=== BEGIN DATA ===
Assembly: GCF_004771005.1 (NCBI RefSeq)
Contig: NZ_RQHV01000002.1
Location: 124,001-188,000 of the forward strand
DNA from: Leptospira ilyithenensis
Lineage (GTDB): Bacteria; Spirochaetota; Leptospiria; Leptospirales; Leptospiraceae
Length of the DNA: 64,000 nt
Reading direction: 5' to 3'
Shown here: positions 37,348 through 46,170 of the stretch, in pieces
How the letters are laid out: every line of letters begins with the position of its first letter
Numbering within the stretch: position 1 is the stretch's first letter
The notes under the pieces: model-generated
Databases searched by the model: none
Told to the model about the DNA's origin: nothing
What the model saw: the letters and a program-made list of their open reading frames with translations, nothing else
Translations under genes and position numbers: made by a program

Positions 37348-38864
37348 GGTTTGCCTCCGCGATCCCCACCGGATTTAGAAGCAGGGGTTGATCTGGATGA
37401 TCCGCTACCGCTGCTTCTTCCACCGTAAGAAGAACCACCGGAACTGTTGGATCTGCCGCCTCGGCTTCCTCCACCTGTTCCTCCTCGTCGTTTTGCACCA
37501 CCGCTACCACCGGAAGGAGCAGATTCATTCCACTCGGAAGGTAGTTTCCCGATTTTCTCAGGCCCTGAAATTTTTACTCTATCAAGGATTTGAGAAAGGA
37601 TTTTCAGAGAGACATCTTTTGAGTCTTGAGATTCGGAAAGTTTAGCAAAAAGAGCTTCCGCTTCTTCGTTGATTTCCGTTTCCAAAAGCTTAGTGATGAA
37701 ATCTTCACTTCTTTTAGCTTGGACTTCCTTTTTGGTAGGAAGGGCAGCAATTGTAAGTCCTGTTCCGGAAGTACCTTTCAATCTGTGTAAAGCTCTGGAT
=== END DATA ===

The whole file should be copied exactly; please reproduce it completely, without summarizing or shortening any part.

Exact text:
Assembly: GCF_004771005.1 (NCBI RefSeq)
Contig: NZ_RQHV01000002.1
Location: 124,001-188,000 of the forward strand
DNA from: Leptospira ilyithenensis
Lineage (GTDB): Bacteria; Spirochaetota; Leptospiria; Leptospirales; Leptospiraceae
Length of the DNA: 64,000 nt
Reading direction: 5' to 3'
Shown here: positions 37,348 through 46,170 of the stretch, in pieces
How the letters are laid out: every line of letters begins with the position of its first letter
Numbering within the stretch: position 1 is the stretch's first letter
The notes under the pieces: model-generated
Databases searched by the model: none
Told to the model about the DNA's origin: nothing
What the model saw: the letters and a program-made list of their open reading frames with translations, nothing else
Translations under genes and position numbers: made by a program

Positions 37348-38864
37348 GGTTTGCCTCCGCGATCCCCACCGGATTTAGAAGCAGGGGTTGATCTGGATGA
37401 TCCGCTACCGCTGCTTCTTCCACCGTAAGAAGAACCACCGGAACTGTTGGATCTGCCGCCTCGGCTTCCTCCACCTGTTCCTCCTCGTCGTTTTGCACCA
37501 CCGCTACCACCGGAAGGAGCAGATTCATTCCACTCGGAAGGTAGTTTCCCGATTTTCTCAGGCCCTGAAATTTTTACTCTATCAAGGATTTGAGAAAGGA
37601 TTTTCAGAGAGACATCTTTTGAGTCTTGAGATTCGGAAAGTTTAGCAAAAAGAGCTTCCGCTTCTTCGTTGATTTCCGTTTCCAAAAGCTTAGTGATGAA
37701 ATCTTCACTTCTTTTAGCTTGGACTTCCTTTTTGGTAGGAAGGGCAGCAATTGTAAGTCCTGTTCCGGAAGTACCTTTCAATCTGTGTAAAGCTCTGGAT